Get Things Done by Tracking Them
As a new data scientist, my life was pretty easy: come in, work on one big problem, go home. But as I became more comfortable in my role, I started taking on new responsibilities: mentor new hires, improve internal processes, attend planning meetings and follow up, and so on.
By the time I was running a team, I no longer had one thing I was focusing on a day; instead, I had dozens. Often these things would only take 15-30 minutes to do, but I would have to fit them in with all my meetings. My strategy of “remember what I need to do today” stopped working because I just had too many things to do, and items were constantly added and removed.
I needed a strategy; what I came up with was a version of David Allen’s Getting Things Done. Here is how I do it.
The key insight of the Getting Things Done framework is that there should be one place where tasks are recorded. I was storing tasks in my notes—both the electronic and paper versions—in my email using the “important” flag, and in my brain which meant I had to check multiple places when I had an opening in my schedule to complete a task. I decided the one place to track tasks would be Trello because adding and arranging tasks is easy, it supports my computer and phone, and has enough power-ups that I can use to customize my workflow.
I set up six columns named as follows (yes, with the emoji):
- 🗃️ Backlog: Tasks which are not urgent or not ready to start; a lot of “someday” tasks end up here.
- 📥 Inbox: The landing place for new tasks where I focus on quick entry, not on correctness.
- ☀️ Do This Week: Tasks to do this week.
- 📅 Do Today: Tasks to do today.
- ✅ Done: Finished tasks.
- 🎓 Learning: Books, articles, and papers that I want to read, classes I want to take, etc.
Every morning I triage my tasks by taking one of two actions:
- If the task can be done in 5 minutes, I do it immediately.
- If the task can’t be completed quickly, I move it to the correct column and make sure all the meta data like title are descriptive.
Triaging mostly means moving tasks from the Inbox and the Backlog to one of the Do columns. On Monday I also make sure to take a moment to think about my week and fill up the Do This Week column. Everyday I think about what I’m going to need to get done that day and move those tasks to the Do Today column.
When I have time to complete some tasks, I look at Do Today and pick something I can fit in, and do it. Then I move the task to Done.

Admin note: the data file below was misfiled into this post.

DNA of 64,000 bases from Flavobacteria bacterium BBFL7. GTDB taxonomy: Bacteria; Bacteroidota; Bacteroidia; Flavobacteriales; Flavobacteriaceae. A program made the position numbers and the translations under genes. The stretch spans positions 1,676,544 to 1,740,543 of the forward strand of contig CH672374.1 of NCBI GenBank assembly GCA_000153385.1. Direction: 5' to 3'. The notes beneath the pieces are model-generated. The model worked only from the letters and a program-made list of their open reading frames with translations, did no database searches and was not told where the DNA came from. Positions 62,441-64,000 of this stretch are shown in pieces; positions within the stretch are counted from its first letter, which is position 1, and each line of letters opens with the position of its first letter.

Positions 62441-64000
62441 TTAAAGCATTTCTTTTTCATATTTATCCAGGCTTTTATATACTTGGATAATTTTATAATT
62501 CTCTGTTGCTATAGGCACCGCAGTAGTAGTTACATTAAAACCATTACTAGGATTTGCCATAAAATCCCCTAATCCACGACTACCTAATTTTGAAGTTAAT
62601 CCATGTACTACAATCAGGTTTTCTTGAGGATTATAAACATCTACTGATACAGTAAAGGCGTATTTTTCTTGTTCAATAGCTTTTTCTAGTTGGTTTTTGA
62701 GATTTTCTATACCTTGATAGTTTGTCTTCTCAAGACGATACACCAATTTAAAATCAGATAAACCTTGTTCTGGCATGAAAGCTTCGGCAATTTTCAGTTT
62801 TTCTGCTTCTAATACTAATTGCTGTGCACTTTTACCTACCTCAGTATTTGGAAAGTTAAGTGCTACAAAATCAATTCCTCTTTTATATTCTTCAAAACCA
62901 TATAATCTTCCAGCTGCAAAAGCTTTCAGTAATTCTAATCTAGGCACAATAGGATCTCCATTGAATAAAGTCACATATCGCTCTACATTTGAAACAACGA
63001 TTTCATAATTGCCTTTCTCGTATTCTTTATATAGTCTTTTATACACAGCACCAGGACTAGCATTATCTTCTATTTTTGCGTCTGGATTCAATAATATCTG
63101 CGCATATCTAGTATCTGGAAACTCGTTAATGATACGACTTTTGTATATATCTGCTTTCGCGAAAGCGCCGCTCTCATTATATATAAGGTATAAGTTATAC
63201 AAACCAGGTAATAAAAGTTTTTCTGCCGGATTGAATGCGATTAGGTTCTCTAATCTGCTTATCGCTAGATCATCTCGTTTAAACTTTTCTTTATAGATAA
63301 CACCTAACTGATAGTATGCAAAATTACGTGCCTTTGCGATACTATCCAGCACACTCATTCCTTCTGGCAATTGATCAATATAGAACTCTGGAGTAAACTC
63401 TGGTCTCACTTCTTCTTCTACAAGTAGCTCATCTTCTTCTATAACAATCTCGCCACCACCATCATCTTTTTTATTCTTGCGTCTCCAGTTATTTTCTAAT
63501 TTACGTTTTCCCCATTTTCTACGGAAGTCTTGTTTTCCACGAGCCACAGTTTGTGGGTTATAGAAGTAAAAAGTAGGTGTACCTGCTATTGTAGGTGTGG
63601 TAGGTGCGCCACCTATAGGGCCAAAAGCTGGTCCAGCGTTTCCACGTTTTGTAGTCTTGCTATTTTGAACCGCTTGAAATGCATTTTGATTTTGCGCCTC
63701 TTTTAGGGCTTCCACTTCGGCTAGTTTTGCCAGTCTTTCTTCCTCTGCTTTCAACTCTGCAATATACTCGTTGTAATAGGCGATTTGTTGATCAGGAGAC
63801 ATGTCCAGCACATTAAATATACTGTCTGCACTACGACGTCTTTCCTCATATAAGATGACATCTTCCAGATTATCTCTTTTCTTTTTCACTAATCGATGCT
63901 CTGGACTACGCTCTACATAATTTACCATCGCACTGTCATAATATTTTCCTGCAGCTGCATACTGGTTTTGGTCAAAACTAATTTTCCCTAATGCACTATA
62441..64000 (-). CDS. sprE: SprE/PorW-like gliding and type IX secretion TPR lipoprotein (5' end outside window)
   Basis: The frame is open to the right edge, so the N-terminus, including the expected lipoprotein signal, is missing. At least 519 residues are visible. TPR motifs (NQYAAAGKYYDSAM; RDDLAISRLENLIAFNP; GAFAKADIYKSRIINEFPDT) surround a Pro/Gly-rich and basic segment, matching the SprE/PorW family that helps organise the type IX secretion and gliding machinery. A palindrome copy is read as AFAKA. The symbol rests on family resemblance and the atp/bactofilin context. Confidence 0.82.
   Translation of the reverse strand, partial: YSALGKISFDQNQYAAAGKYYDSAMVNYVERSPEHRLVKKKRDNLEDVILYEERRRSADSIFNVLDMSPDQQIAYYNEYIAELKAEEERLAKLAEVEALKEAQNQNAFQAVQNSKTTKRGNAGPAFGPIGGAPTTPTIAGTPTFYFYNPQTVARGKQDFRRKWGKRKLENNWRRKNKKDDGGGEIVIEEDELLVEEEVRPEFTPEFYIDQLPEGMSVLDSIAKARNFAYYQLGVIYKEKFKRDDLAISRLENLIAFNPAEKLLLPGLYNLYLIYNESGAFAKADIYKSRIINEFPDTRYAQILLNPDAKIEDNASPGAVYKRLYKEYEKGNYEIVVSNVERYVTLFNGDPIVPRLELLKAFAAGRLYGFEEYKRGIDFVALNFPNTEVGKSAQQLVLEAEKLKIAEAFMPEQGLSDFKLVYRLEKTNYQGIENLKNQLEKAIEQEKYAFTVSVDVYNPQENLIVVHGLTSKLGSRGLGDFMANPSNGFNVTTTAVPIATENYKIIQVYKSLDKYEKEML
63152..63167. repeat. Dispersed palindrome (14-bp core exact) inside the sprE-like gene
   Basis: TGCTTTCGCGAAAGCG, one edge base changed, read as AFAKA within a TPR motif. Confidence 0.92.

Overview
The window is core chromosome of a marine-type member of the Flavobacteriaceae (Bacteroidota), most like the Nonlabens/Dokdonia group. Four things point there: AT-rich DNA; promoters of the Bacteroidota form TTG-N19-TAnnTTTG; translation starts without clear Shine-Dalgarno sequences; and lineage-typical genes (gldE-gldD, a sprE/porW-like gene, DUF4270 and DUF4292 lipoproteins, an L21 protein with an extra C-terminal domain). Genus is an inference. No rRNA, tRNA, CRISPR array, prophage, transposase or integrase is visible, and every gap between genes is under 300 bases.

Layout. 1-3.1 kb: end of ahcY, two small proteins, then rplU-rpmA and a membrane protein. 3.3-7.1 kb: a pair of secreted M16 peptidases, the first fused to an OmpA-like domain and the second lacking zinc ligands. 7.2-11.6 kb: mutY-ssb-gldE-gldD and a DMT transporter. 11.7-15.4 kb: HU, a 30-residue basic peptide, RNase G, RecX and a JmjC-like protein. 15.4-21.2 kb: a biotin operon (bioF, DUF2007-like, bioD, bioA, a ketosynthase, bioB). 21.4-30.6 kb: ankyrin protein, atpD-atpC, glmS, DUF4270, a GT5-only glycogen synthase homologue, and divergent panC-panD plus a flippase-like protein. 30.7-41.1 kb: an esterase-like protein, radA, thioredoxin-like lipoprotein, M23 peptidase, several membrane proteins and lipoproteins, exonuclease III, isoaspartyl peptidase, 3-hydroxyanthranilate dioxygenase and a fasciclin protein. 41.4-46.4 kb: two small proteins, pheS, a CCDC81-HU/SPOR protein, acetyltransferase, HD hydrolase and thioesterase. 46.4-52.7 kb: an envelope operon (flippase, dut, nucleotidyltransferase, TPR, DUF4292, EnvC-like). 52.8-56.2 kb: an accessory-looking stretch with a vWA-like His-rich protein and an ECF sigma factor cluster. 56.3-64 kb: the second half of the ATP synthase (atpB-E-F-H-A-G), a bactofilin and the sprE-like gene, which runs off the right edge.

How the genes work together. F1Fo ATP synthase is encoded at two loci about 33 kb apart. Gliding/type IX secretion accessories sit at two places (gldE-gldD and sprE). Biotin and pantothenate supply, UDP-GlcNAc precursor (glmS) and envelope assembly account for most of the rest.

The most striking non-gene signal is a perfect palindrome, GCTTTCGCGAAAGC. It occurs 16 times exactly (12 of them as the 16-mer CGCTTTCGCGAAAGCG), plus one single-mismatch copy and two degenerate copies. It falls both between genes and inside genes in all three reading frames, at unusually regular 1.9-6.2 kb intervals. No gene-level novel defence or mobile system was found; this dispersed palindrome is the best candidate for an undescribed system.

The Learning column is special, it is where I store links to things I want to read, but did not have time to when I encountered them. If I’m honest, it’s mostly a place where I store links I find on Twitter when I’m on my phone.
A good friend told me that the key to this system was that “you can’t block on IO”, meaning it must be easy to record a task and that you should not worry about getting it recorded perfectly. Triage is when you can clean up any typos and add context.
There are three places where I capture tasks:
- My Computer: Here I often write out a long task and put it directly into the correct column because the computer makes data entry easy.
- In My Email: I use an Outlook plugin that takes an email and turns it directly into a task in Trello. These tasks end up in the Inbox and I triage them later. This lets me go through the dozens (or hundreds) of emails and quickly get the ones that require action turned into a task.
- On The Go: I use the Trello app on my phone, and I have a widget that lets me add a card with the press of a button. Just like email, this puts it into the Inbox column for later triage. I find using the dictation feature of my phone makes adding task really fast.
Trello has some useful addons called “power-ups”. I found two power-ups to be useful (although the free plan only allows you to use one power-up at a time):
- Card Repeater: This power-up lets you schedule a card to reappear. I used it for things that have to happen on a fixed schedule like “plan for the weekly team meeting” and “fill out the project status update”. I also used it for things I wanted to get in the habit of doing, like “ask for feedback”. To this end I set three “ask for feedback” tasks appear on my board every Monday so I could get in the habit of asking.
- Card Aging: This power-up faded cards that hadn’t been touched for a while. This let me see what tasks where being ignored and let me re-evaluate if they were still worth doing.
This is how I get things done as a data scientist. It is pretty simple, but effective, and easy to put your own spin on it. Give it a try!